(Reuters) - Cognac is a brandy made from white grapes grown in the region surrounding the western French town of the same name. Here are some facts about cognac and the four main brands: Hennessy, Remy Martin, Martell and Courvoisier.
- The Cognac region has had vineyards since Roman times, but it was 16th century Dutch traders who began to distil the wine into brandy so it would survive long sea journeys.
- The Cognac AOC (Appellation d‘Origine Controlee) is strictly regulated, dictating the six growing areas, grape varieties, distillation and aging. For example, distillation must finish by 31 March following a harvest and the resulting “eau de vie” must be aged for at least two years in oak casks.
- Cognacs often blend dozens of eaux de vie. The main categories are VS, VSOP and XO - acronyms for “Very Special,” “Very Superior Old Pale” and “Extra Old”. In a bottle of VS that may cost $33, the youngest eau de vie will have been aged for two years, while for XO, which can cost around $200, it will be at least six years.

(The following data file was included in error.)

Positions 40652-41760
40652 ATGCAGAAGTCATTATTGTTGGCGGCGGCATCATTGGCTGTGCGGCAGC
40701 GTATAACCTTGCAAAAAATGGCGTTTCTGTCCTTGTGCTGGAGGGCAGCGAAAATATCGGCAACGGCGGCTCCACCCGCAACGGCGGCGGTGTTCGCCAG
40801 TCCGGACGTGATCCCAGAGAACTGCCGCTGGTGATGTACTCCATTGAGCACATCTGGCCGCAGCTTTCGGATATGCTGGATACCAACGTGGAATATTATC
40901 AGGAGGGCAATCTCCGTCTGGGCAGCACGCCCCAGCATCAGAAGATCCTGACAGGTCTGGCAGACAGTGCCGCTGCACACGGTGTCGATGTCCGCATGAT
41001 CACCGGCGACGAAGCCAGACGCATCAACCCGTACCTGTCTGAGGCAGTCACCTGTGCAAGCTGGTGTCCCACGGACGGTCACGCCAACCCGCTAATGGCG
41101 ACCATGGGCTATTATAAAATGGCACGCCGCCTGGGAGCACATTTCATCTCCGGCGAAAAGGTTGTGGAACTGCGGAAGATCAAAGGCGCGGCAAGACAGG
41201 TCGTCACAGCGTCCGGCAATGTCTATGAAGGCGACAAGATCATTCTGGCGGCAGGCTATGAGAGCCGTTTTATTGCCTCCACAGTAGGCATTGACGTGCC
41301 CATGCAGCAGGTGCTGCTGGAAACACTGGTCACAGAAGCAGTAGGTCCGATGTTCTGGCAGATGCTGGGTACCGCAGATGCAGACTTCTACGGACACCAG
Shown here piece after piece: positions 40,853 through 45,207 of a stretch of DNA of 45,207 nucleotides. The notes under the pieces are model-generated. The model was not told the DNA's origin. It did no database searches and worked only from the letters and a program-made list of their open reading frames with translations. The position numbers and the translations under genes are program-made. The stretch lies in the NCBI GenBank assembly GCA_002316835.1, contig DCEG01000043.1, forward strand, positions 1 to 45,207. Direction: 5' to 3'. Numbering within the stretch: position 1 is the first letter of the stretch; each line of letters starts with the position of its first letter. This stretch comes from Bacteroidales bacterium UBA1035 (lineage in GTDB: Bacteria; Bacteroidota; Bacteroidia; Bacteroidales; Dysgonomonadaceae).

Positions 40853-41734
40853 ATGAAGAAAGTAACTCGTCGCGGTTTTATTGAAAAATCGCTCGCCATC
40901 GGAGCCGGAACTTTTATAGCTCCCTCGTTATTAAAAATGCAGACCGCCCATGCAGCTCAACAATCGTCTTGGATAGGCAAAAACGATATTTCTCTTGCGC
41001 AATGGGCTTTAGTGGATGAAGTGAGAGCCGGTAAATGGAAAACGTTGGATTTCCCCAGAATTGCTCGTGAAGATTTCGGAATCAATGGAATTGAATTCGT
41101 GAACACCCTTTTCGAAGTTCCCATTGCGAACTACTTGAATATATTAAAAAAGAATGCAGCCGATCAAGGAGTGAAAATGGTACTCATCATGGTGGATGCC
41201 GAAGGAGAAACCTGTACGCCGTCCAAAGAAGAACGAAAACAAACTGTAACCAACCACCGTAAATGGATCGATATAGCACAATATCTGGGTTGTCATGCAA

- Louis XIII de Remy Martin, a luxury blend of up to 1,200 eaux de vie which takes over 100 years to make, can cost around $3,000. The brand just made a film staring Hollywood actor John Malkovich that will be stored for 100 years. A thousand guests will be given invitations to pass on to their descendants to attend its “premiere” in November 2115.
- About 98 percent of all cognac is exported. The biggest markets by volume are the United States, China, Britain, Russia and Germany. According to the Bureau National Interprofessionnel du Cognac, the industry shipped 155 million bottles last year, worth 2.13 billion euros ($2.3 billion).
- Hennessy, the leading brand, has a seven-member tasting committee, plus a Master Blender, that meets every day and tastes up to fifty eaux de vie. Members typically don’t voice opinions until they’ve spent a decade on the committee learning. Master Blender Yann Fillioux is the seventh generation of his family to serve in the role.
Compiled by Martinne Geller in London; Editing by Elaine Hardcastle